The first half of Dr. Leal’s talk at IU focused on why self-purchase was the prevailing method in which slaves gained freedom in the Pacific Region of Colombia. She described the tenuous relationship that slave-owners and overseers had to slaves in a region where the vast majority of the population was Black and there was little or no police or army presence. In this situation, slaves used their considerable leverage in order to gain two days off a work a week. During these days slaves were allowed to do exploratory mining in which they kept whatever gold they found. Slaves thus were able to earn the income that in many cases led to the purchase of freedom for themselves or for family members. The limited data available shows that 58-68% of freed slaves gained their freedom from self-manumission, compared to 25-50% in other regions in Latin America. Dr. Leal’s research thus challenges prevailing conceptions of slavery in Latin America in which self-manumission plays only a minor role in gaining freedom.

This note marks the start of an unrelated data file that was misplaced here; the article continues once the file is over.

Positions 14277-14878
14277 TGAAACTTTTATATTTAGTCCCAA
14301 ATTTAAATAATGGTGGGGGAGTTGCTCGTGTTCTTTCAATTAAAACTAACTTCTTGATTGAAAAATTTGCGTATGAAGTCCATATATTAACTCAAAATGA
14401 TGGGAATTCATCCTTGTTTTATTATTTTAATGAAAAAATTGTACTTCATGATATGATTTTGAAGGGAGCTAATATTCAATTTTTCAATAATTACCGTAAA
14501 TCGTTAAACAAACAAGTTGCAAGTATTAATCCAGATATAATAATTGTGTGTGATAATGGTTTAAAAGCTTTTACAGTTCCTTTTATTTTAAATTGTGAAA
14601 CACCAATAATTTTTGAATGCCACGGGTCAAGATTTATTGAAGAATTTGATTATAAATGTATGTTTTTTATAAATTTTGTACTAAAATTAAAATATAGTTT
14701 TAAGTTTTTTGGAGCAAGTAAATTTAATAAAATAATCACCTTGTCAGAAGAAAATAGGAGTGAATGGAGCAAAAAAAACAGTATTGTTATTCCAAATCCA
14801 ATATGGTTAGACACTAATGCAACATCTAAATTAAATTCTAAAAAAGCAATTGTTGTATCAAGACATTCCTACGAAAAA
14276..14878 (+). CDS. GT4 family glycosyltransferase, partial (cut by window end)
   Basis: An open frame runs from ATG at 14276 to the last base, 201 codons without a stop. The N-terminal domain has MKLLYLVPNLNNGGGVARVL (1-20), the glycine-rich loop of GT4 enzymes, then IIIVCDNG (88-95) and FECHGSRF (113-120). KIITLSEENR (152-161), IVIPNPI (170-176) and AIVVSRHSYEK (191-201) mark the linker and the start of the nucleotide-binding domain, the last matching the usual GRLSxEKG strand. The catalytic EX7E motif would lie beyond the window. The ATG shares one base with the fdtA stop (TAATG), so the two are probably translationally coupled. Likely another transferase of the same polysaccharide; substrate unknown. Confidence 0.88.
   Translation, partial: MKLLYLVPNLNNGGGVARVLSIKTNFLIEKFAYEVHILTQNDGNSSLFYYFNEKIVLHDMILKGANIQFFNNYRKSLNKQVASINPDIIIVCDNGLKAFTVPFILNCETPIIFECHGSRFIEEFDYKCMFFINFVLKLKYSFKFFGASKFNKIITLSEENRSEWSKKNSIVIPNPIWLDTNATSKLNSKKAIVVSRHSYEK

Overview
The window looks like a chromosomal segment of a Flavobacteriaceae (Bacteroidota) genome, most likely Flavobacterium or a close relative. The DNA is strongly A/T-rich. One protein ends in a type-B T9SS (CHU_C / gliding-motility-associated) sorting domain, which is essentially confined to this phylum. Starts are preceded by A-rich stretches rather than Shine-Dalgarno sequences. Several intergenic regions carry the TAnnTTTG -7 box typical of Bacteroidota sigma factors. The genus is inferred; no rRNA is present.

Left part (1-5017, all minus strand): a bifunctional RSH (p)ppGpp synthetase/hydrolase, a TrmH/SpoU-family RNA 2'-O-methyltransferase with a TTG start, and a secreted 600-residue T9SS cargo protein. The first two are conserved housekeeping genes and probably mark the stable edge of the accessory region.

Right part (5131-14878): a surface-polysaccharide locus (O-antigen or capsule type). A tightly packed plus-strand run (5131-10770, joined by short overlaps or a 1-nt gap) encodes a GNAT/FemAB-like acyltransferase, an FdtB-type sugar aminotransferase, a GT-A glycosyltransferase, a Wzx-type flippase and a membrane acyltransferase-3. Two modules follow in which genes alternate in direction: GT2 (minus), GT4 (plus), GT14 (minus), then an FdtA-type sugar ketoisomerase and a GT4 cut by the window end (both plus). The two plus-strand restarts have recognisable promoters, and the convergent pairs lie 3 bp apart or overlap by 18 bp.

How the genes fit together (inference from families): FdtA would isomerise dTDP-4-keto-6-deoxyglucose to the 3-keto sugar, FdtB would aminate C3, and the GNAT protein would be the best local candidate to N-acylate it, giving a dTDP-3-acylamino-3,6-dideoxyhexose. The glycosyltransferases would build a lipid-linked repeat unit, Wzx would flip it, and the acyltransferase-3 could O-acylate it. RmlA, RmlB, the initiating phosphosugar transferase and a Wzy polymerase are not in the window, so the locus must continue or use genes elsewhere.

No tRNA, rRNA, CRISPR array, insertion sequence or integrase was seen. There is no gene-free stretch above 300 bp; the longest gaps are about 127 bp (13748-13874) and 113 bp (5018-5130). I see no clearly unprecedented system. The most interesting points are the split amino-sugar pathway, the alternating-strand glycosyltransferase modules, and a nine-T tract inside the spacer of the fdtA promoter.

The second half of Dr. Leal’s talk focused on the post abolition period and asked the question: what does freedom mean in a context where former slaves continue doing the same type of work? Dr. Leal argued that freedom in this context meant autonomy to determine how, where, and when to work. Autonomy in the Pacific Region meant access to a variety of resources in the vast environment, including mines, forests (with rubber and vegetable ivory), strips of agricultural land, as well as rivers, swamps and oceans for fishing. Dr. Leal thus argued that agricultural land in Colombia was not as critical as in other areas where former slaves mainly became subsistence farmers. In the Pacific Region, agriculture was only one of many forms of work practiced by former slaves, with mining, fishing, and various extractive industries often playing a more prominent role in maintaining the household economy. Dr. Leal’s research asks historians to rethink notions of what the Latin American peasantry looked like by showing that the peasantry in the Pacific developed a multifaceted economic approach based on access to the means of production of a variety of extractive industries as well as subsistence farming.